She said Treasure Valley, and Boise in particular, has always been a hot investor destination for quality of life and relative affordability when compared to California, Portland, and Seattle. The difference, however, is that there are far fewer homes for sale in this market and the build-up of supply is driving the market faster than in the past.
“This is not the first time we’ve been on top lists,” she said. “That just always happened, but five years ago we had more houses to choose from so we didn’t notice it that much. But since we only have a small amount of inventory, we have less to share. “
Crum also pointed out that there are a number of reasons why someone would buy a home that they don’t want to live in right away. Someone might want to move to Boise in a couple of years, but they know they need to get into the market now before prices continue to rise, so buy now and rent until they move. She has also noticed an increase in the number of people who want to help their children or other family members buy a home because they cannot afford it themselves.
More money buyers, but not a majority
Not all cash buyers are from out of state.
“We’re seeing more money buyers in the market, including locals who have owned their homes for a long time and were able to take advantage of the Boise capital increase to make their home worth more,” said Crum. “This could be people downsizing, or I have some clients who are like, ‘Okay, great, I can sell my house now and I can pay off my student loans, I can pay off my car and start this new board over.’ “
There are many myths that the bulk of sales go to cash buyers who hit the market, but cash buyers still make up less than a quarter of total sales, according to the Intermountain MLS. Cash shoppers accounted for 21.9% of sales in 2021, up from 16.7% in 2016.
At the same time, loans that the Federal Housing Administration supports to attract low-income Americans to home ownership are declining in the region. Fifteen percent of buyers who volunteered to say they bought a home they wanted to live on in used FHA loans in 2016, compared to just seven percent the previous year.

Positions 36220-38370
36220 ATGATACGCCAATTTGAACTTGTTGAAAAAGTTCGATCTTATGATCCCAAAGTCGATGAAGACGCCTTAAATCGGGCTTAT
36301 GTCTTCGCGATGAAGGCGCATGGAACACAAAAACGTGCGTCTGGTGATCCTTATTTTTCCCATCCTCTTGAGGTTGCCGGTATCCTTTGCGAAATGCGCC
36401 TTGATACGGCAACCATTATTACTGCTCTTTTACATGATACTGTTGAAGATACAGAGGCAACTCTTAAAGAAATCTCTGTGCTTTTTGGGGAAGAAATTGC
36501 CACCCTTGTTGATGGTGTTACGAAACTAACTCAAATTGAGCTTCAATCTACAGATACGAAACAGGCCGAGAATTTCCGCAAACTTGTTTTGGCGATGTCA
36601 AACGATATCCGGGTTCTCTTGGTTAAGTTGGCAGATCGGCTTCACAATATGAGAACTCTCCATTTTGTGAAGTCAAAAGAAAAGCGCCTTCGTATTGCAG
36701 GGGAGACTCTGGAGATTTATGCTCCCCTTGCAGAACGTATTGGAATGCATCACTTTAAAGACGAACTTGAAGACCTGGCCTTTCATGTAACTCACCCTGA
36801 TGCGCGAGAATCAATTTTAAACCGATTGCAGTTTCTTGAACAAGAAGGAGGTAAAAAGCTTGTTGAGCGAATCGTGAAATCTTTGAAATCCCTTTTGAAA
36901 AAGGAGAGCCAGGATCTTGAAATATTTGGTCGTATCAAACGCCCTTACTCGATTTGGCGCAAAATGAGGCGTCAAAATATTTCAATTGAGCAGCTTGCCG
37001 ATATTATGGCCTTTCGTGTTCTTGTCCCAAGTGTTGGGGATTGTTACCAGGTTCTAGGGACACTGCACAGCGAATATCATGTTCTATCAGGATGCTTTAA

Ryan Froehlich, president of the Idaho Mortgage Lenders Association, said that due to a variety of factors, it is becoming increasingly rare for people to finance their homes in this way. After the Great Recession, the conventional mortgage market became competitive and often offered better deals than FHA loans to more buyers. Also, with FHA loans, now you can no longer remove your mortgage insurance from your home if you want to, which is preventing people from taking advantage of it.
Froehlich said this means the only people likely to use FHA loans are those with lower incomes and lower credit scores. When you combine this with the hot market, where these buyers often have to sell one home before they can buy another, it becomes even more difficult for these buyers to find a property.
“What we’re doing here is not so much FHA lending as a product, but rather the result of a dynamic about who is entering the Treasure Valley market and the strong financial background they come from from California, Seattle, and parts of Oregon. “
Tomorrow: It’s not just single-family houses. Apartment complexes and office buildings are also hot commodities.
Disclosure: Boise Regional Realtors is a BoiseDev advertiser. It had no role in the selection or production of this story.